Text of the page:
Kidnapping Mr. Heineken (2015)
Cast: Sam Worthington, Anthony Hopkins, Jim Sturgess
Director: Daniel Alfredson
Country: Belgium | UK | Netherlands
Genre: Action | Crime | Drama | Thriller
Editor’s Notes: Kidnapping Mr. Heineken is opens in limited release this Friday, March 6th.
Why would anyone want to rob a bank? What is it that drives someone to point of desperation to commit a crime when statistics tell them that it almost never ends well? If history has taught us anything, it is that it is cyclical. People keep making the same mistakes over and over. But why do they make them?
… a movie so disinterested it its story that the Wikipedia article will reward you with more entertainment than this 90-minute slog.
Take for example the kidnapping of one Freddy Heineken. The grandson of the man who founded Heineken International, Freddy was one of the richest individuals in the Netherlands and served as CEO of the company for 18 years. In 1983, a group of five men conspired together to kidnap Freddy Heineken, eventually releasing him in exchange for one of the biggest ransoms in history. The story of the caper and the those involved is chronicled in Kidnapping Mr. Heineken, a movie so disinterested it its story that the Wikipedia article will reward you with more entertainment than this 90-minute slog.
The story is told from the point of view of the five kidnappers, Cor Van Hout (Jim Sturgess), Willem Holleeder (Sam Worthington), Jan Boellard (Ryan Kwanten), Frans Meijer (Mark van Eeuwen) and Martin Erkamps (Thomas Cocquerel). That’s a lot of names. To recap, Jim Sturgess and Sam Worthington were cast in an attempt to draw people’s attention, and then three other lesser known actors (one of them was in True Blood, but that’s about as far as their mark on pop culture goes) were cast to save money to be put toward Anthony Hopkins’ salary.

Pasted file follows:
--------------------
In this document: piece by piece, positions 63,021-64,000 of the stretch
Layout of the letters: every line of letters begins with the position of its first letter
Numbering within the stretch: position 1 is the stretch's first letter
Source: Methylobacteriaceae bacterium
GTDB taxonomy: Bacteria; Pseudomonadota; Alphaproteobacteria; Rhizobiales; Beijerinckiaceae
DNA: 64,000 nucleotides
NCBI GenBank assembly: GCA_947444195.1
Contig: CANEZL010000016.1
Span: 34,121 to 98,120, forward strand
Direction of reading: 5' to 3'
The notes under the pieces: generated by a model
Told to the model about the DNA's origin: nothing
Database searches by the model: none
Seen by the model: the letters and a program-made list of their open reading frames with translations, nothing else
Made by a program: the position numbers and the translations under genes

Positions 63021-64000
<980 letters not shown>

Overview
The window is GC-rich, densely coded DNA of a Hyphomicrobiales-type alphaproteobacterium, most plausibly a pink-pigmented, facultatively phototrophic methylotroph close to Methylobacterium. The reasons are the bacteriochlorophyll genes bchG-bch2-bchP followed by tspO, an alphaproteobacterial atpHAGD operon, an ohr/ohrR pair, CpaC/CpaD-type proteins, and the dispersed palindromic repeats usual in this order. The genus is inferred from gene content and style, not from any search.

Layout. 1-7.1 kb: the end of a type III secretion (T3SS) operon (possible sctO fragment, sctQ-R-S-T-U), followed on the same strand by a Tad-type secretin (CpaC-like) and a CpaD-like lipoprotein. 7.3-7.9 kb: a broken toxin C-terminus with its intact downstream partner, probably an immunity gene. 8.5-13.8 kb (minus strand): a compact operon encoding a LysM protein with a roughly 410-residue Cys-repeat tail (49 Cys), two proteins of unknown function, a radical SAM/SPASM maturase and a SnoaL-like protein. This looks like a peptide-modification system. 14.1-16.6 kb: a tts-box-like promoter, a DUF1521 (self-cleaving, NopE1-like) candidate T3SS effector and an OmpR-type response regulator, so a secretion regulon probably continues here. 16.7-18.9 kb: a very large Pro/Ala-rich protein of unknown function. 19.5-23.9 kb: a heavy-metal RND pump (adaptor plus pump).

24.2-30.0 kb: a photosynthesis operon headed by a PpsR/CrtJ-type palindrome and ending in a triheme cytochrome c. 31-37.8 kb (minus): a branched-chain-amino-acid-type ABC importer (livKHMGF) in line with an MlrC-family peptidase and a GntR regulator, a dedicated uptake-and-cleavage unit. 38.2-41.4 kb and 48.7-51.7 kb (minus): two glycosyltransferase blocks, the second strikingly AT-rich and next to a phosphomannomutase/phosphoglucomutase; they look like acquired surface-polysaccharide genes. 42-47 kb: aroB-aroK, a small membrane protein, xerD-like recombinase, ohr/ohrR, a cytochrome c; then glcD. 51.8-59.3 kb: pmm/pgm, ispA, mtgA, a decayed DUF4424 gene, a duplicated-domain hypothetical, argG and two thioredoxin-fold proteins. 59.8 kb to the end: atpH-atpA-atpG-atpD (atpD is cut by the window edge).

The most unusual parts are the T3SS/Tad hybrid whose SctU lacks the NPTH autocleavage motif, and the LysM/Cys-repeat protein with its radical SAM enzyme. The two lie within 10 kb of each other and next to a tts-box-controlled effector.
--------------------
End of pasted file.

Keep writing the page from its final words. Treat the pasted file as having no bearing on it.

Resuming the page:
It’s at this point that I should mention Anthony Hopkins is great in this movie. Though it initially seems as though Hopkins is a completely different film, it becomes readily apparent that the only facet of the script that screenwriter William Brookfield put any effort into was Heineken’s character. There is a wonderful mix of humor, fear, and upper class privilege that makes him shine in an otherwise murky film. Much like his character in Silence of the Lambs, Hopkins’ absence is felt whenever he is not onscreen. The only difference here is that it’s because the rest of the movie is crap.
Their decision to suddenly kidnap Heineken has no buildup or explanation; it just happens.
As for the other characters in the film, they are about as interesting as burnt toast. No effort is put into these guys at all. I couldn’t tell you without looking at IMDB what any of the characters names were, and the only reason I could tell two of the them apart was because I knew what Sturgess and Worthington looked like. Beyond that, they all blend together. Their decision to suddenly kidnap Heineken has no buildup or explanation; it just happens.
Sturgess and Worthington are fine enough, but they seem to be employing sides of their characters that were otherwise kept from the audience. There are points in the film where it clearly thinks its packing some sort of emotional punch, but there has been nothing leading up to the moment to help it earn anything but a yawn. Even the fates of their two characters feels like its missing some backstory. Like most everything else in the film, it’s just another plot point to check off.
Director Daniel Alfredson (The Girl Who Played With Fire, The Girl Who Kicked the Hornets’ Nest) was given a premise ripe with potential for exploring desperate men driven to commit crazy criminal acts. Kidnapping Mr. Heineken could have been a layered, fascinating look at the darker side of humanity and greed, but it is anything but. To its credit, the movie does present the idea that you can have money or friends but not both. Then again, like the one kid at the science fair who didn’t make a volcano, it is only interesting because everything else around it is so mundane and bereft of life.
Director Daniel Alfredson was given a premise ripe with potential for exploring desperate men driven to commit crazy criminal acts. Kidnapping Mr. Heineken could have been a layered, fascinating look at the darker side of humanity and greed, but it is anything but.